Structure: The Building Blocks of Success

If I asked you what your organization’s structure looked like, how would you respond? Is it rigid and hierarchical, or fluid and flexible? Like the bones in the human body, your organization’s structure is what gives it form and allows it to carry out its mission. Break a bone, and you’re going to have serious problems moving forward and reacting to new challenges.

Of course, different types of organizations need different kinds of structures. However, there are certain qualities that every organization can strive for. In Adaptive Capacity, Juan Carlos Eichholz writes that, “all organizations need a structure, just as the human body needs a skeleton. In both cases, the challenge is to have the necessary degree of control with as little rigidity as possible, a combination that maximizes the organism’s adaptive capacity.” When challenges arise, it is crucial that the structure of your organization facilitates rather than hampers its ability to respond. This means having enough rigidity to maintain order but also being flexible enough to get the right people on the job in the least amount of time.

When trying to implement an organizational structure that maximizes your organization’s adaptive capacity, Eichholz suggests taking five key steps. They are:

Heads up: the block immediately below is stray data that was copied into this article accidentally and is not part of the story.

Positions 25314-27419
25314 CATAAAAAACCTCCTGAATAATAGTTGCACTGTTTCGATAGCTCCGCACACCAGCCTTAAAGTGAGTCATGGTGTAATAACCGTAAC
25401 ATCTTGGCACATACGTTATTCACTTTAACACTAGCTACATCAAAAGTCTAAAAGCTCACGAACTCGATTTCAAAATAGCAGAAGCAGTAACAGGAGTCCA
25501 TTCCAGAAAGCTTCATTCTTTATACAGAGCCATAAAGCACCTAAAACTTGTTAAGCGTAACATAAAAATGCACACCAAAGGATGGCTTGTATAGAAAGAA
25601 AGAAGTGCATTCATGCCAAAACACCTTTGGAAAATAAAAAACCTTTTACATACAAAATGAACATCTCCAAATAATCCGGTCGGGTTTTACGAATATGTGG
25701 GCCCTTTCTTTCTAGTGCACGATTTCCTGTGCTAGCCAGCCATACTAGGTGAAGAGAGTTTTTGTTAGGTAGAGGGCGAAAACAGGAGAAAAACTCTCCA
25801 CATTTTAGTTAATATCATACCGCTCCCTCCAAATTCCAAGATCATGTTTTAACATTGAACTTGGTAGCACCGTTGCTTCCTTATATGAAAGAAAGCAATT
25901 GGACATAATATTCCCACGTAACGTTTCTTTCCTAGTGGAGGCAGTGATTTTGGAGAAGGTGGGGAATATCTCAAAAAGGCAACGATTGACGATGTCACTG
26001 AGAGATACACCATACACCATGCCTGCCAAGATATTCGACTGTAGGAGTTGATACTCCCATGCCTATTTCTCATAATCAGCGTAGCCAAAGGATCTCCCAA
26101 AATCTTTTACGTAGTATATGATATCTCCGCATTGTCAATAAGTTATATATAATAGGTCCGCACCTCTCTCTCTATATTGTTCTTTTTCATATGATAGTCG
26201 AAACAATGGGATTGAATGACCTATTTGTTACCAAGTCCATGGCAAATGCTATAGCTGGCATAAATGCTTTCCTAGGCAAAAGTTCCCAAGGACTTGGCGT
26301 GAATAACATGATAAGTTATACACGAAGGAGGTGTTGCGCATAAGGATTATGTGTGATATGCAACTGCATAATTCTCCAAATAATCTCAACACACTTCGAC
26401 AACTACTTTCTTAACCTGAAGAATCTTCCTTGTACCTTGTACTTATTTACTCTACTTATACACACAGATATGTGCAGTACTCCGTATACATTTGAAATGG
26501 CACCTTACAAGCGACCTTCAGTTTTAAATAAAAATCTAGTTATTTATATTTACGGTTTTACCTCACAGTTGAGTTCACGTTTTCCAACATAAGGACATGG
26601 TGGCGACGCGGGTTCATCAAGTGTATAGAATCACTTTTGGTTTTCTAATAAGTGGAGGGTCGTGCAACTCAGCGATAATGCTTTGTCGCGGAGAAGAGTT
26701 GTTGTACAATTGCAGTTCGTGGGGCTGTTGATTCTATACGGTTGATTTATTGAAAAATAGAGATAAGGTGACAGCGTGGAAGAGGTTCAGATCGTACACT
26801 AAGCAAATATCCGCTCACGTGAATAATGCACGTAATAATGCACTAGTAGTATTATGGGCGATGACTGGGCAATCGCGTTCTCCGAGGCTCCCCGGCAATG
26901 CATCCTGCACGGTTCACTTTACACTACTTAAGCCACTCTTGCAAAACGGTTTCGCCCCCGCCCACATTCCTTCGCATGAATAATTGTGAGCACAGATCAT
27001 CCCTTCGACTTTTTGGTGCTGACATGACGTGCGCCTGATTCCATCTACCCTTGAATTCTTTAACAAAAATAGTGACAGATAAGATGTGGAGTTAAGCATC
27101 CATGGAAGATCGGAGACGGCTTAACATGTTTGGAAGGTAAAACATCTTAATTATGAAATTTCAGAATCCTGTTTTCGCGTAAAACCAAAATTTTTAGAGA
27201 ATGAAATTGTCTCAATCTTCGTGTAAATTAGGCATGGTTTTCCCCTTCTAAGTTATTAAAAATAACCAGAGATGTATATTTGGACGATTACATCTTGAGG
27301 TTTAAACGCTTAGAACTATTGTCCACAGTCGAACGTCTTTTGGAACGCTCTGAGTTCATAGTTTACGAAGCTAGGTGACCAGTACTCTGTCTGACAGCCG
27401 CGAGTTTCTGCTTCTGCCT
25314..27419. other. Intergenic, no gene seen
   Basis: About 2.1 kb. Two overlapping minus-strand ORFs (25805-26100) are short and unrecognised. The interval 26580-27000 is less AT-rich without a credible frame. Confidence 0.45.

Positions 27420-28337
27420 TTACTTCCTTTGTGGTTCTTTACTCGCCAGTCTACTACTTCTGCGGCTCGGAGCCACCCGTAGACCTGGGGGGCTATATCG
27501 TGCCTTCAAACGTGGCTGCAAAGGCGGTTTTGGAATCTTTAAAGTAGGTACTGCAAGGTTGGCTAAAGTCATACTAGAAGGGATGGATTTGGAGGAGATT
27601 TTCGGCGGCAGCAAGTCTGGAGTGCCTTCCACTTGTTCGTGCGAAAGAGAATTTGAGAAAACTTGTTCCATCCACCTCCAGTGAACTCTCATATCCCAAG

1. Decentralize decision-making practices
  2. Add greater flexibility to procedures and activities
  3. Use steering committees to keep employees engaged
  4. Encourage intrapreneurship
  5. Use external rather than internal networks where possible

You’ll notice that this process involves looking beyond the organization itself and looking at how it is embedded into an existing ecosystem—in other words, how it relates to clients, suppliers, competitors, etc. These connections must also be strong, or the bones of your organization will crumble.

Nonetheless, there are many ways in which organizations tend to avoid making the kinds of structural changes that enhance adaptive capacity. However, there’s a relatively simple though not necessarily easy way to stay on track: ask members of the organization—at all levels, not just those in management positions—“What would you do?”

This is a great way to not only disrupt existing hierarchies, but also to foster innovation, creativity, and trust. It’s a simple but powerful question, and it takes courage to listen to the answer.

So, let me ask you—how would you change your organization’s structure if it were up to you? I’d love to discuss it with you. You can reach me via my website, LinkedIn and Twitter.

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